The latest Wikileaks release of leaked CIA cyberweapons includes "Scribbles" — referred to by the CIA as the "Snowden Stopper" — a watermarking tool that embeds web-beacon style tracking beacons into secret documents that quietly notify a central server every time the document is opened.
The beacons are references to image files hosted on a server the CIA controls. Rendering this image requires that the user's computer contact the CIA server to fetch a copy, giving the CIA insight into who is opening the document and when and where it is opened.
This is a pretty common technique, and one that is easily overcome by careful adversaries. It's a standard feature in mass emails — if you've every looked at an analytics dashboard for something like Mailchimp, you'll see entries estimating how many of the emails you sent out were read, how many were deleted, etc. That's because mailing list software routinely embeds this sort of beacon in messages (most email programs let you turn off loading of remote contact, which foils this sort of tracking).
When I was working with the unpublished Snowden leaks, I only opened them on an airgapped machine that I had physically removed the network interfaces from (I glued the Ethernet port shut and ripped out the wifi card), which I purchased by walking to a store, taking it off a shelf, and walking it to the register, and which was only ever booted from an external drive containing the secure TAILS operating system. Good thing, too — more than once I fatfingered while scrolling through the docs and accidentally clicked a link in them, which could have revealed my activities to the NSA.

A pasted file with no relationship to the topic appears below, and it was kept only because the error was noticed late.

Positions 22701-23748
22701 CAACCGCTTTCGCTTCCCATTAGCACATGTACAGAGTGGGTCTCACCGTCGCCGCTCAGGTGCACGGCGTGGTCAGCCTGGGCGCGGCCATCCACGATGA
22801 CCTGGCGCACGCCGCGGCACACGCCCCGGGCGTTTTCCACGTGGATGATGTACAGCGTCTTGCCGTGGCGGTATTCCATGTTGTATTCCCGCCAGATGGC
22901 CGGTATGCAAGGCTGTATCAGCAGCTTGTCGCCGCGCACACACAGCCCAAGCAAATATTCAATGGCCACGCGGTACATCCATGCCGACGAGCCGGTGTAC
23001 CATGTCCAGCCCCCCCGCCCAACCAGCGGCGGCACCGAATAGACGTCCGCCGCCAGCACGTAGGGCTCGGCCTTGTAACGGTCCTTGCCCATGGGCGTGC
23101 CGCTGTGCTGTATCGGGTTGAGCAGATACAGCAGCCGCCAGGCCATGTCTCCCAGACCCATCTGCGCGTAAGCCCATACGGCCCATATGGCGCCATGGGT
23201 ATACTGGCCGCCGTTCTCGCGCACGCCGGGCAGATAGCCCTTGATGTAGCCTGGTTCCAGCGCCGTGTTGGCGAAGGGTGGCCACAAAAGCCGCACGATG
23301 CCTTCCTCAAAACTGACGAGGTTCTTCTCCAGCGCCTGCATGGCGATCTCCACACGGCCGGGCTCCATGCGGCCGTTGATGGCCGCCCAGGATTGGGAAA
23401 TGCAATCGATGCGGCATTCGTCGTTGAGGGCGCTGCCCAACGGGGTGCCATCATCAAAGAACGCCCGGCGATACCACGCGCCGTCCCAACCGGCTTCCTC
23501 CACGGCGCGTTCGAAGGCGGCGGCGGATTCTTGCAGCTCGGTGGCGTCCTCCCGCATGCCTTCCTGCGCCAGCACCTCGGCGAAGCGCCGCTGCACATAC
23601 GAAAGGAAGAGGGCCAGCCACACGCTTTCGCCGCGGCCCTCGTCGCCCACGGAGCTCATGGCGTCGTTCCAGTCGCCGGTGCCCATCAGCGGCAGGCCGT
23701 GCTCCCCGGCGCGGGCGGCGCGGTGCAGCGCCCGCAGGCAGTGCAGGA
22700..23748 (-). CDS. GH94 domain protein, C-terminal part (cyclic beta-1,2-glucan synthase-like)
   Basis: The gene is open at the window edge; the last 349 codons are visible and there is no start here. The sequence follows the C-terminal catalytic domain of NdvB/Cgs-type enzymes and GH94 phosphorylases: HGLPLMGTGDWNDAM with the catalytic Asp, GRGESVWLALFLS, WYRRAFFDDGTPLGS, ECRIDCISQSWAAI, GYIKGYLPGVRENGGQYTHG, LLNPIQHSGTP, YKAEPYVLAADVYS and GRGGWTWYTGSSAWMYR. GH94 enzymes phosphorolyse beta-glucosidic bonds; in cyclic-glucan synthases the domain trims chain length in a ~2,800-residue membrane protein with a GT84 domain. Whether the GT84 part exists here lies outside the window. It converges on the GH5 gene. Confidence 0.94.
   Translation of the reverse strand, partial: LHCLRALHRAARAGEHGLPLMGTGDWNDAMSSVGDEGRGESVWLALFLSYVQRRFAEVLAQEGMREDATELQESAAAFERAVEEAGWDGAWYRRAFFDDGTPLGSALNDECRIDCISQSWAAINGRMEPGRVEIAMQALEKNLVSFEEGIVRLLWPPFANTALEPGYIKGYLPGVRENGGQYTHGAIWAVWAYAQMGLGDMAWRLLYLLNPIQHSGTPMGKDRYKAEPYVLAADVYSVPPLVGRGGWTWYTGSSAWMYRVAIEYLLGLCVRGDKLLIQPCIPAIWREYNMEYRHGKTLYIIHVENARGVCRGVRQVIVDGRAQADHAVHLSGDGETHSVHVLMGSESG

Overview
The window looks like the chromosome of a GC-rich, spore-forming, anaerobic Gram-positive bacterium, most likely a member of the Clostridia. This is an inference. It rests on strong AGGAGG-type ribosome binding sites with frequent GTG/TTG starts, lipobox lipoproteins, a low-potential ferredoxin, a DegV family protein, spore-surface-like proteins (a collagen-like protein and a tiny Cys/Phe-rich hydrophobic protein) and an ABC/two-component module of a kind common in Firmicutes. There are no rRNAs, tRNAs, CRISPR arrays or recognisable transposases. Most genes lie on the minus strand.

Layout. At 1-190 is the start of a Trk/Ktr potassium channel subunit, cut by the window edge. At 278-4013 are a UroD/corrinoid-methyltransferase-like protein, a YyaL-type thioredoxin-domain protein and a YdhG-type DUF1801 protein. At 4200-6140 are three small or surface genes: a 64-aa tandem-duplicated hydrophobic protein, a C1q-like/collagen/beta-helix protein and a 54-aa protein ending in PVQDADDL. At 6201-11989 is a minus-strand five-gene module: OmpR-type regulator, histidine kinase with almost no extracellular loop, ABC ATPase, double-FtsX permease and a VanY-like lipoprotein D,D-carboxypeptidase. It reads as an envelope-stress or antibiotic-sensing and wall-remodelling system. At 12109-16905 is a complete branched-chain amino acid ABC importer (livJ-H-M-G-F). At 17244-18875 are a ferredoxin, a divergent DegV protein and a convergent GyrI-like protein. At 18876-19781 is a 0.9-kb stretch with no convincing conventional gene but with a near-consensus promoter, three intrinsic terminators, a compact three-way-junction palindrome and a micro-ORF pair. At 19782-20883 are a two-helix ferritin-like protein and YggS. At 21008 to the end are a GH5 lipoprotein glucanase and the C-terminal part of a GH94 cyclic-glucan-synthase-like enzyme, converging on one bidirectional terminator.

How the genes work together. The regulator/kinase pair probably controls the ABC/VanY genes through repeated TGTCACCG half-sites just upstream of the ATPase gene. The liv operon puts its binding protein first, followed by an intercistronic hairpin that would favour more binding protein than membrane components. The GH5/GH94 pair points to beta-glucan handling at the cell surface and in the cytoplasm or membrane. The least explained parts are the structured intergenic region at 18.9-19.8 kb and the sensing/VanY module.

These are not extraordinary precautions for working with sensitive documents, and they would comprehensively defeat the CIA's "Snowden Stopper." But perfect operational security is hard. I think the CIA is betting that given enough time and enough documents, they would eventually catch even a very careful leaker due to a momentary slipup.
According to the documentation, "the Scribbles document watermarking tool has been successfully tested on […] Microsoft Office 2013 (on Windows 8.1 x64), documents from Office versions 97-2016 (Office 95 documents will not work!) [and d]ocuments that are not be locked forms, encrypted, or password-protected". But this limitation to Microsoft Office documents seems to create problems: "If the targeted end-user opens them up in a different application, such as OpenOffice or LibreOffice, the watermark images and URLs may be visible to the end-user. For this reason, always make sure that the host names and URL components are logically consistent with the original content. If you are concerned that the targeted end-user may open these documents in a non-Microsoft Office application, please take some test documents and evaluate them in the likely application before deploying them."
(Image: Greensefa, CC-BY)